Stay Cool This Summer

Posted on December 01, 2018.


While many of us enjoy a sunny WA summer, this time of year can also bring uncomfortably high and harmful temperatures. In fact the Australian Government’s Health Direct website says there were 430 deaths during the heatwaves of south east Australia in 2009 when some areas experienced three consecutive days of temperatures at or above 43 degrees Celsius!

Extremely hot weather is unpleasant for most of us but some groups are at a greater health risk than others during the harsh WA summer, including older people aged over 65 years, those living with long term health conditions and people taking certain types of medications.

Drink plenty of water

This may seem obvious but it’s important to drink water even when you are not thirsty during summer, to avoid dehydration. Avoid too many sugary, hot and alcoholic drinks as they can increase the risk of dehydration. Pay attention to your body – it will soon tell you if it isn’t getting enough fluids. Headaches, feeling dizzy, a dry mouth and darker coloured urine may be indications you are dehydrated.

Keeping your body cool

Keeping your body as cool as possible will help to prevent heat related illnesses. Stay out of the direct sun, drink cold drinks and eat cold foods such as salads and fruit. Freezing fruit such as bananas or watermelons and then blending them up into sorbets are an easy and refreshing treat to cool down with.

Take cool showers or baths if you feel hot and wear loose fitting clothes made of natural fibres.

Don’t forget to be sun safe. If you do have to be in the sun for a period of time, remember to wear a hat, sunscreen and sunglasses.

Keeping the house cool

Shutting blinds and curtains during the day can keep the house cool and if you don’t have air conditioning, consider escaping to a shopping centre, movie theatre or library to stay cool. Reduce the use of your oven – it will definitely heat up your house! Switch to barbecues and salads instead to the keep the temperature down indoors.

Be prepared

Check the weather forecast and plan ahead if you are concerned the hot weather will affect you. It’s best to leave the house early if you are moving to a cooler location like a shopping centre and wait for the hottest part of the day to pass before making the trip home. If you need help with transport to a different location, make arrangements with relatives, friends or your home care provider if you have one, so you can enjoy a safe and air conditioned journey.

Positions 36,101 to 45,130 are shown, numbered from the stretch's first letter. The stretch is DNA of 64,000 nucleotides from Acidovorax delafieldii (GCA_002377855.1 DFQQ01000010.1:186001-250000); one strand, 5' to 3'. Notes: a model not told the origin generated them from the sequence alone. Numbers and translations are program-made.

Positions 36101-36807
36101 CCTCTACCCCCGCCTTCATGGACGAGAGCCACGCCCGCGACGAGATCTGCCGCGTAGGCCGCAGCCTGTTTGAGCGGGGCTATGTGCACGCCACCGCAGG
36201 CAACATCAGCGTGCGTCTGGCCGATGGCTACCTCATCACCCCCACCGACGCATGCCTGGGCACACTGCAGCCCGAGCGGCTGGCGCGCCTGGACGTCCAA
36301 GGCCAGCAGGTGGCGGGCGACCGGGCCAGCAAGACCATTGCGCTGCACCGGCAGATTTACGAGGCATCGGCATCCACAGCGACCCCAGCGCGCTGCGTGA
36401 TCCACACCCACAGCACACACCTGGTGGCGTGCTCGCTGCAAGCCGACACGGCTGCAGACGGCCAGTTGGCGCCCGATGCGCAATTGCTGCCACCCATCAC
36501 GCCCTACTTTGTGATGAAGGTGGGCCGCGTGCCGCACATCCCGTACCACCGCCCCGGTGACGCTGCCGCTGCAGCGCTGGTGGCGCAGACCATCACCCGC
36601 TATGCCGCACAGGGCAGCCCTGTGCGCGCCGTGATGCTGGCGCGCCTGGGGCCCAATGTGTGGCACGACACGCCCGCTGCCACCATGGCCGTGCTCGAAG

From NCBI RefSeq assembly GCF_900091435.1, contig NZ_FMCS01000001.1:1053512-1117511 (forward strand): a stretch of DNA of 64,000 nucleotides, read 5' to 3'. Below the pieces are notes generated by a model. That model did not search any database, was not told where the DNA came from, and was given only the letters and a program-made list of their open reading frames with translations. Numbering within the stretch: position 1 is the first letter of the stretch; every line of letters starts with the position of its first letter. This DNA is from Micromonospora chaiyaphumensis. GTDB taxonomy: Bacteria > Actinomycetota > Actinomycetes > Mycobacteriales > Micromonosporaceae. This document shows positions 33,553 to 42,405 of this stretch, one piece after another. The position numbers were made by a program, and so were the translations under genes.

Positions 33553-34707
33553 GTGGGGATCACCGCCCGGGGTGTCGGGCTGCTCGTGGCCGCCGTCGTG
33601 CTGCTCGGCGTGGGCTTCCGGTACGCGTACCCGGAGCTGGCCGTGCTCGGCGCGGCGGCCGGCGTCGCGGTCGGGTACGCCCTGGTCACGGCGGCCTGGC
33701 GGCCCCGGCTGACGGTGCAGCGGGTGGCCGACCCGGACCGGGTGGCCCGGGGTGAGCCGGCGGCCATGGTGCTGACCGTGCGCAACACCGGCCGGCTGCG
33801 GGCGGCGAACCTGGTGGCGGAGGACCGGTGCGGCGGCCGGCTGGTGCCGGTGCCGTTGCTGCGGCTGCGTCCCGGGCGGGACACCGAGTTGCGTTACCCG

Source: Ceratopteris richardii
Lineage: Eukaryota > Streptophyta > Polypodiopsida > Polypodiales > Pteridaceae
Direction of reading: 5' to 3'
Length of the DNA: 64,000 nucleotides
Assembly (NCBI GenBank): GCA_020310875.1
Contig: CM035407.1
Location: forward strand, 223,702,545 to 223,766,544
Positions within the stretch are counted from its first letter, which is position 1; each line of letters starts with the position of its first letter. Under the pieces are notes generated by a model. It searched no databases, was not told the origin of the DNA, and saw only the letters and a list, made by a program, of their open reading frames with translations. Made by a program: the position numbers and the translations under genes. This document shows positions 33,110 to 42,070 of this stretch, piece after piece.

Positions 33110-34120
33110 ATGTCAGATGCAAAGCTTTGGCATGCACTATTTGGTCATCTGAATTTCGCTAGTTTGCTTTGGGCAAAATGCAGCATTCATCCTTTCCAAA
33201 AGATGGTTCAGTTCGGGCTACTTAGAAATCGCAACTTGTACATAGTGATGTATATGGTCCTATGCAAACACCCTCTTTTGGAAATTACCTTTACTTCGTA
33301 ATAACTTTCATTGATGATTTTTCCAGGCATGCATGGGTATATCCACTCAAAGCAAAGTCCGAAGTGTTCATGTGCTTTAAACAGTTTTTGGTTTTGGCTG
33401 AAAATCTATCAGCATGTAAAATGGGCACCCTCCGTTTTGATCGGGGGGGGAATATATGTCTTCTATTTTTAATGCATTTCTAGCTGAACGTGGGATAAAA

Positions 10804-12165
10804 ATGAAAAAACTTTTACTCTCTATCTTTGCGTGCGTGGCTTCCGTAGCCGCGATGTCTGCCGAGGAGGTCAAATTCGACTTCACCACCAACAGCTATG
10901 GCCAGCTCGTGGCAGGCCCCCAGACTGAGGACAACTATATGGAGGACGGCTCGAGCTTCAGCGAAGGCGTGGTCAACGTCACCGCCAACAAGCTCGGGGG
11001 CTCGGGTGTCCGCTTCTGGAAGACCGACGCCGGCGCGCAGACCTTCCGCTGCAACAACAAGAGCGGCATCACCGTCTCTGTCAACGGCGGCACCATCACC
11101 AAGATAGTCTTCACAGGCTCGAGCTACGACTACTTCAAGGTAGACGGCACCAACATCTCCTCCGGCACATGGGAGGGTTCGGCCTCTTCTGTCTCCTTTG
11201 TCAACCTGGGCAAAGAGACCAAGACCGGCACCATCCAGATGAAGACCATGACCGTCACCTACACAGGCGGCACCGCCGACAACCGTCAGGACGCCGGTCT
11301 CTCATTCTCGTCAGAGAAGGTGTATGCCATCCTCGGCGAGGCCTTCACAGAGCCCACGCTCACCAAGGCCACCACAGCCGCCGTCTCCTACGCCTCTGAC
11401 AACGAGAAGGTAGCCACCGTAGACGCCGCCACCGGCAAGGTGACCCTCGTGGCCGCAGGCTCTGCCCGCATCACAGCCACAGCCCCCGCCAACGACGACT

Food Safety

The Health Department of WA warns that food poisoning bacteria grows more quickly during warmer temperatures so remember to be food safe to avoid falling ill. Defrost foods in the fridge rather than the kitchen bench and ensure you are properly storing foods that need refrigeration. Try to keep the fridge door closed as much as possible and avoid overloading the refrigerator so the cold air can circulate properly.

Recognising heat related illnesses

The Health Direct website lists a number of heat related illnesses to look out for including their symptoms and what action you should take. Some of these conditions include heat rash, dehydration, heat cramps, heat exhaustion and perhaps the most serious one – heat stroke. Take some time to familiarise yourself with these illnesses and their symptoms so you are able to recognise them and seek medical attention early. Don’t delay and seek help immediately if you suspect you are experiencing any symptoms of heat related illness.

For more tips on how to stay cool this summer visit